の (no): is the substantivizing suffix.

か (ka): is the interrogative suffix.

いつも (itsumo): is an adverb meaning “always.” “itsu” is an adverb meaning “what?” and “mo” is that secondary suffix.

ゲーム (geemu): is a loanword noun meaning “game.”

や (ya): is the same coordinating conjunction from before.

アニメ (anime): is a loanword noun meaning “animation,” and popularly refers to Japanese animation.

の (no): is the genitive particle.

事 (koto): is the same as always.

しか (shika): is a secondary particle (or at least I think so) meaning “nothing but.”

考えてない (kaetenai): is the truncated negative, present progressive conjugation of “kangaeru,” meaning “to think about.” The negative conjugation is “Vte + inai,” where the head of the verb phrase, “inai” is the negative conjugation of “iru,” the third copula.

と (to): is the quotative particle.

思った (omotta): is the affirmative past conjugation of “omou,” meaning to think.

けど (kedo): is the same as before. (See Part 19)

ちょっと (chotto): is an adverb meaning “a bit.”

感動 (kandou): is an noun meaning “emotional movement.”

しちゃった (shichatta): is the chau-form (as I call it) of “suru.” All this means is that the actual verb is “chau,” meaning “to finish completely” (often with a negative implication), and with it comes the participle, in this case “Shi.” So this means to be moved (kandou + suru (verbal stem) + chau (affirmative, past)).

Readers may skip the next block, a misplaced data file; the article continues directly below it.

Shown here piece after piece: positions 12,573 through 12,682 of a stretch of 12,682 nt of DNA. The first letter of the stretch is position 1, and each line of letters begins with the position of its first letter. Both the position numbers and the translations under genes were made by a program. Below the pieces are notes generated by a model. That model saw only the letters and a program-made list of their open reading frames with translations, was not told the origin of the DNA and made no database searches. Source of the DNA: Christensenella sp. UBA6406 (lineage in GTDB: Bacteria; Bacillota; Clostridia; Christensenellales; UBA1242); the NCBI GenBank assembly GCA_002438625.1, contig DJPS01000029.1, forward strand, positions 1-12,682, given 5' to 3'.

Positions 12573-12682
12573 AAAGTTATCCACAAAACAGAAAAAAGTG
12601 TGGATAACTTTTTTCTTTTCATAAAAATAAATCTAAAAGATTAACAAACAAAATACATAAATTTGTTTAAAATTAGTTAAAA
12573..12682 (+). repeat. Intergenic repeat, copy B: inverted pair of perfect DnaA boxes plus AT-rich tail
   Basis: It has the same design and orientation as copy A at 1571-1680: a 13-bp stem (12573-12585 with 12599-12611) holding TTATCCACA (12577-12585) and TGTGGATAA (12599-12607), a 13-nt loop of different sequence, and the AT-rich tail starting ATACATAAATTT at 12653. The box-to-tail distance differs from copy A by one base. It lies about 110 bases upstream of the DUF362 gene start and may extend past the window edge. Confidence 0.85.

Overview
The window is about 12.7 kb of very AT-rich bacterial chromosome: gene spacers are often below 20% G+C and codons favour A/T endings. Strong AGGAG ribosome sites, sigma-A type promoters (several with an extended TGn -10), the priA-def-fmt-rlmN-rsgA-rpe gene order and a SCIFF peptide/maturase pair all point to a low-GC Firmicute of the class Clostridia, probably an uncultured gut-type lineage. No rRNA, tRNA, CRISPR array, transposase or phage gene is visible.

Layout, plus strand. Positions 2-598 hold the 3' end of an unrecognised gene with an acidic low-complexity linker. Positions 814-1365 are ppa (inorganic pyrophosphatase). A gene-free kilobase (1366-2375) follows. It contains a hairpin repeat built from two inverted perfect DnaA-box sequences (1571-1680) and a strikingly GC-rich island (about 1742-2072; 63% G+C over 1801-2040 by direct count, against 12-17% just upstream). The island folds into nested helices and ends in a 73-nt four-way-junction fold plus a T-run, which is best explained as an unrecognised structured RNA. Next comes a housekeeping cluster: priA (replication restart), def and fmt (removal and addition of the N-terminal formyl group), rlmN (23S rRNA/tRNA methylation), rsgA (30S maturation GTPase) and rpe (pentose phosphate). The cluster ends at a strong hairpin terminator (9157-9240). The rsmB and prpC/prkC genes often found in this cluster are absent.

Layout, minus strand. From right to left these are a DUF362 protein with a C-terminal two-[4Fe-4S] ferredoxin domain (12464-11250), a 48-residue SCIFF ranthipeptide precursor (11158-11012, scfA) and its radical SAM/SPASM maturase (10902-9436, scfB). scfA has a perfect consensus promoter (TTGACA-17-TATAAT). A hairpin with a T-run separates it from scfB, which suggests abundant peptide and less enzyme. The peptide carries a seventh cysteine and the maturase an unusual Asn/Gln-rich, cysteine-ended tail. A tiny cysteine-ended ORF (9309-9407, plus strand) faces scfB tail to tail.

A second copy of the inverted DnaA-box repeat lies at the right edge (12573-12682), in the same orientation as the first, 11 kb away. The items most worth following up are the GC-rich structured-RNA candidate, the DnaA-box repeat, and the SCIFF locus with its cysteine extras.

じゃ (ja): is the same as before.

ない (nai): is the same as before.

Translation: “Darn What is this? I’m happy, aren’t I? Because the new form of the virus is being spread, she is worried about me? Though I thought that she only thought about games and anime things, I’m a bit moved, aren’t I?”

こなた:ほら、この前出た宿題とか見せて貰いたいし、あといい寝顔見せて貰ったし気にしなくていいって。

ほら (hora): is an interjection that intends to get people’s attention. It often translates to “look!”

この前 (kono-mae): is an adverb meaning “recently” or, more literally “This before,” meaning sometimes in the past, but not too long ago.

出た (deta): is the affirmative, past conjugation of the verb “deru,” meaning “to go out;” but in this context means “to be assigned.”

宿題 (shukudai): is a noun meaning “homework.”

とか (toka): is the same suffix as before.

見せて (misete): is the Te-form of “miseru,” meaning “to show.”

貰いたい (moraitai): is the desiderative form of “morau,” meaning “to receive” or “to accept.” Like “te kureru,” there is a “te morau,” meaning “to have something done for my benefit.”

し (shi): is the same suffix from the last sentence.e